Disclaimer : This is about working with the Visual Studio 2010 Beta 1 SDK. Information is likely to be inaccurate for future or previous Visual Studio SDK releases.

When you install the Visual Studio 2010 SDK Beta 1, you’ll notice a new node in the new project dialog under Visual C#\Extensibility and Visual Basic\Extensibility:

image

The editor extension templates are what you would expect. They give you a project that builds a MEF component (which the VS core editor consumes) to provide various adornments, etc…

If you would want to build a VSPackage, the trusty package wizard still lives where it always has under Other Project Types\Extensibility:

image

So then, what is that “VSIX Project” template for (in the first screenshot)?

The VSIX Project is meant to be a very simple project template that is used for building a raw VSIX “bundle” (i.e. the zip container). That’s why there is essentially no code in the project at all. This could be useful in situations where you were only just packaging up something like a project or item template, and weren’t really building any code. Pedro mentions this in his blog post series on how to build a VSIX-based project/item template for distribution on the VS Gallery.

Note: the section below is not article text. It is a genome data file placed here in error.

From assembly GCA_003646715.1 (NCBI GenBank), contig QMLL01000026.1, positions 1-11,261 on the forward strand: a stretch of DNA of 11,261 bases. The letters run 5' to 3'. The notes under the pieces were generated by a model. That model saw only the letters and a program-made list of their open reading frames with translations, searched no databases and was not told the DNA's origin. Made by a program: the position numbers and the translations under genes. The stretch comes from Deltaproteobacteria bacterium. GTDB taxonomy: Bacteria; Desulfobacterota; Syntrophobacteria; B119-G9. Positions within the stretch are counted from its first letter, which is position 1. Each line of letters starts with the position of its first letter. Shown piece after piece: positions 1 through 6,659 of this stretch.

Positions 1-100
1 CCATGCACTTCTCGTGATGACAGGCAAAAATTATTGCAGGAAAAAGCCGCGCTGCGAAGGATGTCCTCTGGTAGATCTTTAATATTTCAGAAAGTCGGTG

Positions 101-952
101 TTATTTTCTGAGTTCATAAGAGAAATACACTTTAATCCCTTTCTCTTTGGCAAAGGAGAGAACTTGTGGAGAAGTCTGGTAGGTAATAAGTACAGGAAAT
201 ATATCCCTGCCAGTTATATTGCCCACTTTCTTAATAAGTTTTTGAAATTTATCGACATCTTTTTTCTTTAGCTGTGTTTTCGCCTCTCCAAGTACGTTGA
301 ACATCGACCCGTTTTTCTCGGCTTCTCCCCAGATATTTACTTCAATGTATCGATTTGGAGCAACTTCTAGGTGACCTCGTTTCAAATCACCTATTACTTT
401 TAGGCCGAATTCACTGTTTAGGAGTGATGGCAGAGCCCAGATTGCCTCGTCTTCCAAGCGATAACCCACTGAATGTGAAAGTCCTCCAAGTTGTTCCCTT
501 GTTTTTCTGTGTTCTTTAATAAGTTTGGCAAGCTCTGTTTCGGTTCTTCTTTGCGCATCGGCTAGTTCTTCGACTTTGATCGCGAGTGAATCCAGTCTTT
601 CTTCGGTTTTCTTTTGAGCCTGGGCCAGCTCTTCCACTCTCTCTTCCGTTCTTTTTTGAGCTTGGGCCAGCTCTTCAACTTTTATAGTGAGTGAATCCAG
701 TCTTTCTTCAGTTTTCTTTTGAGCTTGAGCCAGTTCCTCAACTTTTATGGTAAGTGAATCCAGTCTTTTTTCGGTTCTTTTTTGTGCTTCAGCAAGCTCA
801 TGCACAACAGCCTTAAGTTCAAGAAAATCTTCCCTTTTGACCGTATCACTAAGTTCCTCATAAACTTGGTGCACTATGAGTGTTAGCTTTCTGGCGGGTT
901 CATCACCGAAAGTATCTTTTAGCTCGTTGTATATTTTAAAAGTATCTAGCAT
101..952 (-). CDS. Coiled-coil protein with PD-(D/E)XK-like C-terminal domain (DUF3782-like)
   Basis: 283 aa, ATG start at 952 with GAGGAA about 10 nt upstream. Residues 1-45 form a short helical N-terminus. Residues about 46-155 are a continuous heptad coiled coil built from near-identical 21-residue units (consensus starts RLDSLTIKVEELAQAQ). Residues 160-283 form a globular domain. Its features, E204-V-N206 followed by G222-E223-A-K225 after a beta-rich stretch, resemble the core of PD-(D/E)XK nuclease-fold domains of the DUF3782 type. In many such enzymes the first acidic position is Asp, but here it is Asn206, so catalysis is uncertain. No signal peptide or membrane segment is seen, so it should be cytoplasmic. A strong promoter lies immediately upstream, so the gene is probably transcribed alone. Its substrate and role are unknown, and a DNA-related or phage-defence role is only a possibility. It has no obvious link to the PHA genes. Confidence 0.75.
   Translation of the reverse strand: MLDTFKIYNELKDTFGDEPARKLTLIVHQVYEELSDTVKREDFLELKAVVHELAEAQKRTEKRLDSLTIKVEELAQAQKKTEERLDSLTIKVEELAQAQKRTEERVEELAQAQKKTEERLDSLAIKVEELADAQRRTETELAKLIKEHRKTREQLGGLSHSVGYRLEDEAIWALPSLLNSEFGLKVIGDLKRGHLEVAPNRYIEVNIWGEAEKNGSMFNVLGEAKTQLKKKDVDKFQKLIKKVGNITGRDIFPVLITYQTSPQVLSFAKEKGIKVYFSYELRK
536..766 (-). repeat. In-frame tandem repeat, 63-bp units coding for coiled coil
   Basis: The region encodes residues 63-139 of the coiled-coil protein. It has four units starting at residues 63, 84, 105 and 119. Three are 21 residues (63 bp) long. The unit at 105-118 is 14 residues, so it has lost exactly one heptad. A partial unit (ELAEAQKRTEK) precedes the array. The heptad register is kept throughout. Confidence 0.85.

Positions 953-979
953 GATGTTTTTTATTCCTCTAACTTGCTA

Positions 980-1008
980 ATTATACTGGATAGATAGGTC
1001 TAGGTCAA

Preventing the DLL/PDB from being added to the VSIX

One thing you may notice is that the DLL and PDB built from the project (that you don’t need if you’re just packaging up some templates) gets included in the VSIX file. To suppress this, you could either use the VSIX Explorer tool to edit the file post-build (tedious since you need to do this for each build)…or simply add the following XML snippet to your CSProj/VBProj to prevent the DLL or PDB from being included in the VSIX file at all:

<PropertyGroup>
<CopyBuildOutputToOutputDirectory>false</CopyBuildOutputToOutputDirectory>
<CopyOutputSymbolsToOutputDirectory>false</CopyOutputSymbolsToOutputDirectory>
</PropertyGroup>
 
Please note that this workaround is only meant for the Beta 1 SDK. This may change in future SDK releases.